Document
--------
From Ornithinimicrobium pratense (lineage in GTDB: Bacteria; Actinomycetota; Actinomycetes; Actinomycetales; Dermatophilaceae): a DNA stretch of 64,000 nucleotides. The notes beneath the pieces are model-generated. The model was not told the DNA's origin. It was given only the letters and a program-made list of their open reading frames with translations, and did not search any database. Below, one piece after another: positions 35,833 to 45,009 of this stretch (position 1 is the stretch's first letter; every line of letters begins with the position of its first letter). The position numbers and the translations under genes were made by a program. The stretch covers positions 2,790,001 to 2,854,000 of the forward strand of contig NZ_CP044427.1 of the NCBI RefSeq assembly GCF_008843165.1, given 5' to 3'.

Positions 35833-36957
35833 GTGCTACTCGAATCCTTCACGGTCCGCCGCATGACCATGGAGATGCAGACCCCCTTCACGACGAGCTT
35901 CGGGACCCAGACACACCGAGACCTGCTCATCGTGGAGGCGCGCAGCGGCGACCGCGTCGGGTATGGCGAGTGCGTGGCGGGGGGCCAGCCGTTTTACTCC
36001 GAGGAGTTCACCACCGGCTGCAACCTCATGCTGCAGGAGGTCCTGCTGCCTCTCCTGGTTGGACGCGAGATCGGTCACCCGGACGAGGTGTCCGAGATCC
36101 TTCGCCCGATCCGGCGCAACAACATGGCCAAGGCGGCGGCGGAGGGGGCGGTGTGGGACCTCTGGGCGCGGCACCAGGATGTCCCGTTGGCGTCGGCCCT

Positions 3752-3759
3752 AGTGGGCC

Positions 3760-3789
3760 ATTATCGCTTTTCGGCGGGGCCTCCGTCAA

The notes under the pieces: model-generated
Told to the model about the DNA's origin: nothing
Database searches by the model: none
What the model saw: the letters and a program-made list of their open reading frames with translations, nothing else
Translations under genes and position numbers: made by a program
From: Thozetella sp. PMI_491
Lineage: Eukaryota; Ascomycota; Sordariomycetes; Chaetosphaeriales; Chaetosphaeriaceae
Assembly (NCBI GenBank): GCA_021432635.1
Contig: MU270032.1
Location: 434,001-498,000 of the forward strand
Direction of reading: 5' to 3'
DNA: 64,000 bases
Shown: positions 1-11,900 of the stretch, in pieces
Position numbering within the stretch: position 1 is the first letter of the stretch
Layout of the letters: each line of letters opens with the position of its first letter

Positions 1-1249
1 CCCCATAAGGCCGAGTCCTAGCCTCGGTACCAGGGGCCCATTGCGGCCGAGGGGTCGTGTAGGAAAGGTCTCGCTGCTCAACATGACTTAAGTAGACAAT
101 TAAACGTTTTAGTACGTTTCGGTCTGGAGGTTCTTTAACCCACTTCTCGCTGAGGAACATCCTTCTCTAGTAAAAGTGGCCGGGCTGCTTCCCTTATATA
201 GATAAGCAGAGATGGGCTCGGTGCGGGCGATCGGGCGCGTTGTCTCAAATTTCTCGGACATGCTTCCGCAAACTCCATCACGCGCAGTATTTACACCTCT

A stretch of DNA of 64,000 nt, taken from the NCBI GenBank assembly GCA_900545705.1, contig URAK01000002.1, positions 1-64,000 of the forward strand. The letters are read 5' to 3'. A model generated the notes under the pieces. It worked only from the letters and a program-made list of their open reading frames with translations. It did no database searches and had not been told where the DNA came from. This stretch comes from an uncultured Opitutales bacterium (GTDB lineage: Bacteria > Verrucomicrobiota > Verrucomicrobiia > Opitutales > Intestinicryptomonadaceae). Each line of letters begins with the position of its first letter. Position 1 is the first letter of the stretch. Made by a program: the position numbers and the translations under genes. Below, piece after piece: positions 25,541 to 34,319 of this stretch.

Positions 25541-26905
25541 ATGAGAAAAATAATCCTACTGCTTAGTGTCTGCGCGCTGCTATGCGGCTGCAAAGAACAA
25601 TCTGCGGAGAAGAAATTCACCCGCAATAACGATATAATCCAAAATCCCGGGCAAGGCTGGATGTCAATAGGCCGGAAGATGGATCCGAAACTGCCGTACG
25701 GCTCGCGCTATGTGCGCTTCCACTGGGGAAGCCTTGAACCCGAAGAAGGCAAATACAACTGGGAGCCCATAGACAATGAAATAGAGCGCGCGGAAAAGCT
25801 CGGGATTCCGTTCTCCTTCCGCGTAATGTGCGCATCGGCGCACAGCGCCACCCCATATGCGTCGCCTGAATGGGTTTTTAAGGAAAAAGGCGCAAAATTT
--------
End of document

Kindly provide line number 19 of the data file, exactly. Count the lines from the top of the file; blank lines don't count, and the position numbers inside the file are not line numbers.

Contig: MU270032.1